Eagles Wake-Up Call: Sproles’ Role In 2015

Photo by Jeff Fusco

Photo by Jeff Fusco

There has been a lot of turnover in the Eagles backfield the past few months, but one thing has stayed the same: the presence of Darren Sproles.

Sproles was acquired last offseason in a trade with the New Orleans Saints and immediately made an impact. In the season opener against the Jaguars, he took a handoff on 4th-and-1 and raced 49 yards to the end zone. The very next week, Sproles torched the Colts for 152 receiving yards and was named NFC Offensive Player of the Week.

However, fewer opportunities and an injury he sustained against the Giants slowed Sproles’ production down the stretch. There were times after Mark Sanchez took over where the pair had chances for big plays in the passing game, but they were unable to capitalize.

“It’s all timing,” Sproles said. “We’ve got to know what we’re both thinking at the time. That all comes with reps.”

Sproles had 11 carries in Week 1, but averaged just 3.3 rushes per game the rest of the way. Even though the team added DeMarco Murray and Ryan Mathews in the offseason, he believes he will remain an integral part of Chip Kelly’s offensive attack.

During the open practices this spring, Sproles worked more with the receivers during individual drills, something he says will help him see the field more in 2015.

“[The coaches] really want me to learn both positions,” said Sproles. “So they wanted [me] to work on my route running and some things like that.”

Sproles played 29 percent of the snaps a year ago.

Kelly was asked during the owners meetings in March whether he anticipated the Eagles being more creative in how they deployed Sproles this season.

“Yeah, we do,” he said. “And it’s just acclimation. Also for us, and especially early in the year, he was our only other running back so kind of moving him around and putting him in different spots, you’re kind of holding your breath because early, I can’t remember if it was one or two games, our third running back was Trey Burton because Chris [Polk] was injured.

“But obviously in Year Two, a lot more familiarity with what we’re doing, getting acclimated in terms of what we’re doing. We need to get him on the field more.”

Sproles can be a weapon in the screen game, but he told the Inquirer in May that teams changed up their defenses when he was on the field.

“When I was in the game the coverages were totally different than when Shady was in the game,” Sproles said. “To get the play call that we wanted, to get me one-on-one, they wouldn’t let me have that. They were bringing down the safety to stop the inside cut and they were keeping the linebacker outside [to stop screens].”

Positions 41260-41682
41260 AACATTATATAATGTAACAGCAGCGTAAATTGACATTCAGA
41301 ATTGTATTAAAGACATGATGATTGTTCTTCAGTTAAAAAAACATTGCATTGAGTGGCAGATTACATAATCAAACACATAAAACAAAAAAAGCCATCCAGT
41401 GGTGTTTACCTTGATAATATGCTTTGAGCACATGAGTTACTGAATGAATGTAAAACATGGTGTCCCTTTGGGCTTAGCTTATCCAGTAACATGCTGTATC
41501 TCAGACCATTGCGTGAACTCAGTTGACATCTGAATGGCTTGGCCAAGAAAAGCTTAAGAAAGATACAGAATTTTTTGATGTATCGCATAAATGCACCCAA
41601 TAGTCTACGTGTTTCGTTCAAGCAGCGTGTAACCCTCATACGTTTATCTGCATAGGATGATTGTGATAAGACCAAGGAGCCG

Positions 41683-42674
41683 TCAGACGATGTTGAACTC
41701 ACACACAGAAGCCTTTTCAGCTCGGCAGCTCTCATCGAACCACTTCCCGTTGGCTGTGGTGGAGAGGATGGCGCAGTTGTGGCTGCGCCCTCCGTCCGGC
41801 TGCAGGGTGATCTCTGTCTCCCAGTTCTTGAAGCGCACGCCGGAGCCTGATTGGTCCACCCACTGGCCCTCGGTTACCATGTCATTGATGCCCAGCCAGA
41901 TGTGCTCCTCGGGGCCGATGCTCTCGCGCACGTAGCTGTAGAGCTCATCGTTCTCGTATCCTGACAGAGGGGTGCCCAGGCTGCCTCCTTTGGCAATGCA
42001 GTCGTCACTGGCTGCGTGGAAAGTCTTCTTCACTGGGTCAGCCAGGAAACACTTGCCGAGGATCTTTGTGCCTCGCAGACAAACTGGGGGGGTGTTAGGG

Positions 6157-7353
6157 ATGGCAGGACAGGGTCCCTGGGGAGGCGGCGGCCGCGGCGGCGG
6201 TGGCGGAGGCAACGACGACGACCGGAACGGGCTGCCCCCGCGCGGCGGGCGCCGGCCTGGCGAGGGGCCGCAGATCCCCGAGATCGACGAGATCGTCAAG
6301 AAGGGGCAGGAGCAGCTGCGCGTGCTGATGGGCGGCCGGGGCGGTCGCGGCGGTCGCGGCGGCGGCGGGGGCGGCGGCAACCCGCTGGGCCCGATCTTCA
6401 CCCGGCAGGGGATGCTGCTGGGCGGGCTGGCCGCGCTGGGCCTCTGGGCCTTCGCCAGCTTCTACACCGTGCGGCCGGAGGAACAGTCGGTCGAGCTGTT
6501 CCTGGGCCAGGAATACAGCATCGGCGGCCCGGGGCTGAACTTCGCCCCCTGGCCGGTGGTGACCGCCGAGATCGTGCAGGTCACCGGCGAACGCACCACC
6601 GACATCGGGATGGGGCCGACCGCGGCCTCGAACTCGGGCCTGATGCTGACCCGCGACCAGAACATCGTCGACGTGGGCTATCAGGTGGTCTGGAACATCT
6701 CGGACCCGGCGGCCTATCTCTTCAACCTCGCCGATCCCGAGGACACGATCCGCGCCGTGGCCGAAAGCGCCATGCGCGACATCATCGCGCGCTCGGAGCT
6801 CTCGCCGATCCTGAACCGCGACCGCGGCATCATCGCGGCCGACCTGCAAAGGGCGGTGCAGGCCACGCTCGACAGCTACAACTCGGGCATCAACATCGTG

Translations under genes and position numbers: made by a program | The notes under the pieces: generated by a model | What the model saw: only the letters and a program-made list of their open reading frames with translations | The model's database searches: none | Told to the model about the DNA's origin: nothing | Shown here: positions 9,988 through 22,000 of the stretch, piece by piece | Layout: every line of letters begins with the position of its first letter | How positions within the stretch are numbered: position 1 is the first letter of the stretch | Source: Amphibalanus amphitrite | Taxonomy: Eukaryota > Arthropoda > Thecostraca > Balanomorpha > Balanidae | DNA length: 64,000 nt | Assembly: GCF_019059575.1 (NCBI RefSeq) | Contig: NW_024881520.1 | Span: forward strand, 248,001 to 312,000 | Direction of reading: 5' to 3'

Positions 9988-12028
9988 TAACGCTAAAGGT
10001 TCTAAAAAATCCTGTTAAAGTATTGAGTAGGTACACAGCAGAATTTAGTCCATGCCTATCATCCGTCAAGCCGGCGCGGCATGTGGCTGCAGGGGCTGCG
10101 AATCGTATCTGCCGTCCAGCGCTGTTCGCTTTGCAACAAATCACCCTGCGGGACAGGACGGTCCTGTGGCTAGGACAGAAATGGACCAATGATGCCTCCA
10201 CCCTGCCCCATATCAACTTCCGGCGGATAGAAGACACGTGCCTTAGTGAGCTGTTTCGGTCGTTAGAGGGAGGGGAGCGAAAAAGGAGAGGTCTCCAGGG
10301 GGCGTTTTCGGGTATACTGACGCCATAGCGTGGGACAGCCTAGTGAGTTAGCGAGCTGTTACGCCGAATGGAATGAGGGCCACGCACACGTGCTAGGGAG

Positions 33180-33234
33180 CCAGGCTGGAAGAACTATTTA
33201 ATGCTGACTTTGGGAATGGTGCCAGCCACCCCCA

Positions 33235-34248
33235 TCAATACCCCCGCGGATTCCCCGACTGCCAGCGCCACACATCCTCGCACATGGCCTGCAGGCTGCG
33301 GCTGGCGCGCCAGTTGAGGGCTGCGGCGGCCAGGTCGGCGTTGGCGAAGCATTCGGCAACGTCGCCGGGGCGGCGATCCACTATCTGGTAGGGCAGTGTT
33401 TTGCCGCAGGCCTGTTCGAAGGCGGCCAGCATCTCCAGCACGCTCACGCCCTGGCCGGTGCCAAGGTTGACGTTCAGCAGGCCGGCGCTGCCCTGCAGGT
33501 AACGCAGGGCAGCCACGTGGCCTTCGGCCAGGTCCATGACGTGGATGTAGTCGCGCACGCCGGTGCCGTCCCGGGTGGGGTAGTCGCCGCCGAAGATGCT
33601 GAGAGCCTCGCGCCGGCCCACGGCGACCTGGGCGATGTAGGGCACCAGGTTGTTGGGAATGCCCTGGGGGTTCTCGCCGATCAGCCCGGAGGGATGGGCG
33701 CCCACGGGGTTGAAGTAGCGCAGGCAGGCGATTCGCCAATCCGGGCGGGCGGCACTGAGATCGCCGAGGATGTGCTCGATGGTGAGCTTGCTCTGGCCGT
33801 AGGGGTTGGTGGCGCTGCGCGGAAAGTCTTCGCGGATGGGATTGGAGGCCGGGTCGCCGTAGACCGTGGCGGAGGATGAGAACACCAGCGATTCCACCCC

Even though Kelly made drastic changes at the running back spot, Sproles could see more touches in 2015, even if that means more catches and fewer rushing attempts.


After seven years in the NFL, Allen Barbre is ready to embrace a starting role.

Yesterday was the last day of minicamp. Sheil has his practice observations, and Tim sums up Kelly’s last press conference until August.


Sam Donnellon of the Daily News writes about Jordan Matthews’ expectations heading into his sophomore campaign:

“I know we’re going to miss Maclin,” Matthews said. “Great player. Great leader. Great mentor to me. But at the same time it is what it is and you have to go with the guys you have and try to make the most of it.” Agholor already has wowed observers this spring with his quickness and hands. He’s also impressed with his approach and attitude, reminiscent of Matthews a year ago. “I wanted to play bad for this team that first year,” Matthews said. “So I did whatever it took to learn it. So I found little idiosyncrasies in the offense. Little cues. Little hooks. And I continued to memorize those things to help me memorize the offense better.”

Corey Seidman of CSN Philly wonders if Barbre can effectively replace Evan Mathis:

Two weeks ago, Eagles offensive line coach Jeff Stoutland called Barbre “underrated” and “really good.” Fans won’t have to wait much longer to form opinions of their own, because Barbre will be relied upon heavily as a starting guard for a team that wants to run downhill often. Mathis helped clear running lanes for LeSean McCoy to total nearly 3,000 rushing yards the last two seasons. The Eagles’ running game is expected to be just as productive, if not more so, than it was in 2013 and 2014 with DeMarco Murray seemingly a better fit for Kelly’s system than McCoy was.


We’ll have more wrapping up the spring.

Sheil Kapadia contributed to this post.